Donald Trump Refuses To Testify At His Senate Impeachment Trial
The invite was sent on Thursday (4 February) by lead impeachment manager Rep. Jamie Raskin.
Rep Raskin's letter argued that Mr Trump's testimony is needed since the former president has disputed the House's allegations that he incited the insurrection at the Capitol on 6 January.
Rep. Raskin's letter said: "You have thus attempted to put critical facts at issue notwithstanding the clear and overwhelming evidence of your constitutional offence.
"In light of your disputing these factual allegations, I write to invite you to provide testimony under oath, either before or during the Senate impeachment trial, concerning your conduct on January 6, 2021."
The US House of Representatives voted to impeach former president, Mr Trump, last month for inciting the insurrection at the Capitol which resulted in five deaths.
Responding on the same day with another letter, Trump's attorneys, Bruce Castor and David Schoen wrote: "The use of our Constitution to bring a purported impeachment proceeding is much too serious to try to play these games."
Mr Trump's adviser Jason Miller told CNN: "The President will not testify in an unconstitutional proceeding."
Following Mr Trump's rejection, the US media has been discussing if the Democrats will force him to testify.
So far, however, there has been no official mention of a subpoena - which could be authorised by a majority vote from the Senate during the trial, AP reports.
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Rep Raskin, a Democrat, has declined to comment on this particular topic.
His letter, however, said: "We reserve any and all rights, including the right to establish at trial that your refusal to testify supports a strong adverse inference regarding your actions."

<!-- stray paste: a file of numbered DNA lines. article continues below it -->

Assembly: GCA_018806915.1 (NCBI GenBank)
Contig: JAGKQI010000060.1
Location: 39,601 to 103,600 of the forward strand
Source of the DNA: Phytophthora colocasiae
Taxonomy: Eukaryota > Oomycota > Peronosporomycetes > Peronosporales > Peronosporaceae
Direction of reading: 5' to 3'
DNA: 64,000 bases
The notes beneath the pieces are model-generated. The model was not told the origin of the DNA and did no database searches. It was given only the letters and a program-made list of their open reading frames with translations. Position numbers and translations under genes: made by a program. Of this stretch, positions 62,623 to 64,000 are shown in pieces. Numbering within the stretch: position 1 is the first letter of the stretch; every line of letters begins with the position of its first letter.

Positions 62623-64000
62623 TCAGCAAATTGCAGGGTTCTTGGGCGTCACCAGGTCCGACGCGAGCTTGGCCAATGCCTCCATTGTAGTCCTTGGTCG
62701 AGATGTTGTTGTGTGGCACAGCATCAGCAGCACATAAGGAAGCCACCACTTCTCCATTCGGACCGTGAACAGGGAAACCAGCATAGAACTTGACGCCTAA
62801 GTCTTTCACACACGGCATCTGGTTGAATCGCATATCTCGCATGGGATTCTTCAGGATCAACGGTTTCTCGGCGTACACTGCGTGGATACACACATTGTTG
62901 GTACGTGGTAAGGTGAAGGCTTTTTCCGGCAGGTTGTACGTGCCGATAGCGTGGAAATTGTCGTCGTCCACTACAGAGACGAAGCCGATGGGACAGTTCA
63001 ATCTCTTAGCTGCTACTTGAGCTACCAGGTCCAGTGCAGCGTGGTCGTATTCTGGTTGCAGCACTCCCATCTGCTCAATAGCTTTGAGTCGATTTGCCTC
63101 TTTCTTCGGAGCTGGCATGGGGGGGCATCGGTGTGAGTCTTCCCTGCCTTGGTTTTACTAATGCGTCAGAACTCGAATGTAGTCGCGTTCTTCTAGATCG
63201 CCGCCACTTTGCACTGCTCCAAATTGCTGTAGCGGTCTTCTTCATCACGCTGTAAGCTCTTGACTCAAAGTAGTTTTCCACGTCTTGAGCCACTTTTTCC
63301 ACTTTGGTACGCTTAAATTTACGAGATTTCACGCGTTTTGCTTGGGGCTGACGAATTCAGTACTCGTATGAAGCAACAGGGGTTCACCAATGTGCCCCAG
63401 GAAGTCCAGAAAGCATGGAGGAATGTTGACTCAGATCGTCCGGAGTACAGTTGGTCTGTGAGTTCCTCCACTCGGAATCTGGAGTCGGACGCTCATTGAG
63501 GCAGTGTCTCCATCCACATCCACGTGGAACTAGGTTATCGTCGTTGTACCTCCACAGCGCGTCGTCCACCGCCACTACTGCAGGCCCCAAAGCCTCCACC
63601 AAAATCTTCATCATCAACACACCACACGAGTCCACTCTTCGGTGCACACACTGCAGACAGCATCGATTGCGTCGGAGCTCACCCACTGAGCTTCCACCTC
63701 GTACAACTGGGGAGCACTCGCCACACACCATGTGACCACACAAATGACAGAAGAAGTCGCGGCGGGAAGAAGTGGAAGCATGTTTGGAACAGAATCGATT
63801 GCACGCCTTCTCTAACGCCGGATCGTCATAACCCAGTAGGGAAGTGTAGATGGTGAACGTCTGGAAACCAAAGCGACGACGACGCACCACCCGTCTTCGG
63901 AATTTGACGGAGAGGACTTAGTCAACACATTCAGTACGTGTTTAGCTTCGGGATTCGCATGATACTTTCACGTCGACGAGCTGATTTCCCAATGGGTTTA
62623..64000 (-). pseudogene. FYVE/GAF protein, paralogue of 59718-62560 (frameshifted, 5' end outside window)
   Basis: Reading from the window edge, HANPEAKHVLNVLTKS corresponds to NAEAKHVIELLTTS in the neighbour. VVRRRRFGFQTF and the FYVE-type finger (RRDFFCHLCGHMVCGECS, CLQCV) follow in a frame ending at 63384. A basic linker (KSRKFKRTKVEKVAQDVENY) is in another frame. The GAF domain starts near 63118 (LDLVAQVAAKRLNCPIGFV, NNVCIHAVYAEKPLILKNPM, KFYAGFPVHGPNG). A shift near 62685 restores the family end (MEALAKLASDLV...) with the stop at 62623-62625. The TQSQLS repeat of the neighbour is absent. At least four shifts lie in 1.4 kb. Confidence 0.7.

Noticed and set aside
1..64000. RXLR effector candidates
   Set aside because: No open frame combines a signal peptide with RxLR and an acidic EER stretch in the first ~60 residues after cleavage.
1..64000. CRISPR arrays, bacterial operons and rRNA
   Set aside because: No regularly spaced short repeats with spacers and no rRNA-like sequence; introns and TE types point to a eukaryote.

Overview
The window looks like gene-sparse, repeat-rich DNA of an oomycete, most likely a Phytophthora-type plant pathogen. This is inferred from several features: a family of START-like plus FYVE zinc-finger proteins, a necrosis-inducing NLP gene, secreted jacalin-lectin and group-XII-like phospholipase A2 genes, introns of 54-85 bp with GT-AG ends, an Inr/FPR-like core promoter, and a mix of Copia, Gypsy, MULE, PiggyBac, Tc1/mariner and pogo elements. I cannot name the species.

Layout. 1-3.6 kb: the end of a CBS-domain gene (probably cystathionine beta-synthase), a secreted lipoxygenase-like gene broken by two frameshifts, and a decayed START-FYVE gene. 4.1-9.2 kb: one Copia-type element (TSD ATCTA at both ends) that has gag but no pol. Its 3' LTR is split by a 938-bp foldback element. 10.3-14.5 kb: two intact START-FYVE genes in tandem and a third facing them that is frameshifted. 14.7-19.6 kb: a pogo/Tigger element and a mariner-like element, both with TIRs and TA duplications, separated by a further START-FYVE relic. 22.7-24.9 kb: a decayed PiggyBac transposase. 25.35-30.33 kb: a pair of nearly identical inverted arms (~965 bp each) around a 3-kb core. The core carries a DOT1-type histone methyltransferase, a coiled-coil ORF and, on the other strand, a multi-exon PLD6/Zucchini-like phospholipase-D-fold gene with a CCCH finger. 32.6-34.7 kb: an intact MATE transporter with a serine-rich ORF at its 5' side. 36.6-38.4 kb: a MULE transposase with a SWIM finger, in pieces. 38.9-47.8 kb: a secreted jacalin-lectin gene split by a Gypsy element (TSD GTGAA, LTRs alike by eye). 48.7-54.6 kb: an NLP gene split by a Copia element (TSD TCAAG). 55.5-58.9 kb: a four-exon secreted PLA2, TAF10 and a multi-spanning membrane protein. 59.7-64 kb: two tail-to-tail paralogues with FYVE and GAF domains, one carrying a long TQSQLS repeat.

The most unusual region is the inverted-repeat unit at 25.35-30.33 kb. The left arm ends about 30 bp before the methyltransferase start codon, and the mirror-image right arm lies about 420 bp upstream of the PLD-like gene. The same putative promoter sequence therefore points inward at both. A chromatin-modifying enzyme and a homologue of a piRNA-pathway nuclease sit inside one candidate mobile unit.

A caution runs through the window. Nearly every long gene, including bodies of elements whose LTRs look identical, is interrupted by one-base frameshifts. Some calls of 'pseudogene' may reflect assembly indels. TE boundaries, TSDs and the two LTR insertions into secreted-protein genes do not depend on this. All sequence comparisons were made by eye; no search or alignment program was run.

Following Trump's refusal to testify, Rep Raskin added: "Today, we offered President Trump the opportunity to testify about the events of January 6 and he refused to do so.
"Despite his lawyers' rhetoric, any official accused of inciting armed violence against the government of the United States should welcome the chance to testify openly and honestly - that is, if the official had a defence.
"We will prove at trial that President Trump's conduct was indefensible. His immediate refusal to testify speaks volumes and plainly establishes an adverse inference supporting his guilt."
On his side, Mr Trump's solicitors argued in a legal brief on Tuesday (2 February) that the Senate impeachment trial was unconstitutional because Trump was no longer president.
Mr Trump's solicitors also said Trump did not incite the rioters, that his speech pre-riot was protected by the First Amendment and that Trump's false claims about the election could not be proven inaccurate.
The House of Representatives voted to impeach Mr Trump last month. His second impeachment trial, now at the Senate, starts on the 9 February.
Words: Cilene Tanaka
Featured Image Credit: PA
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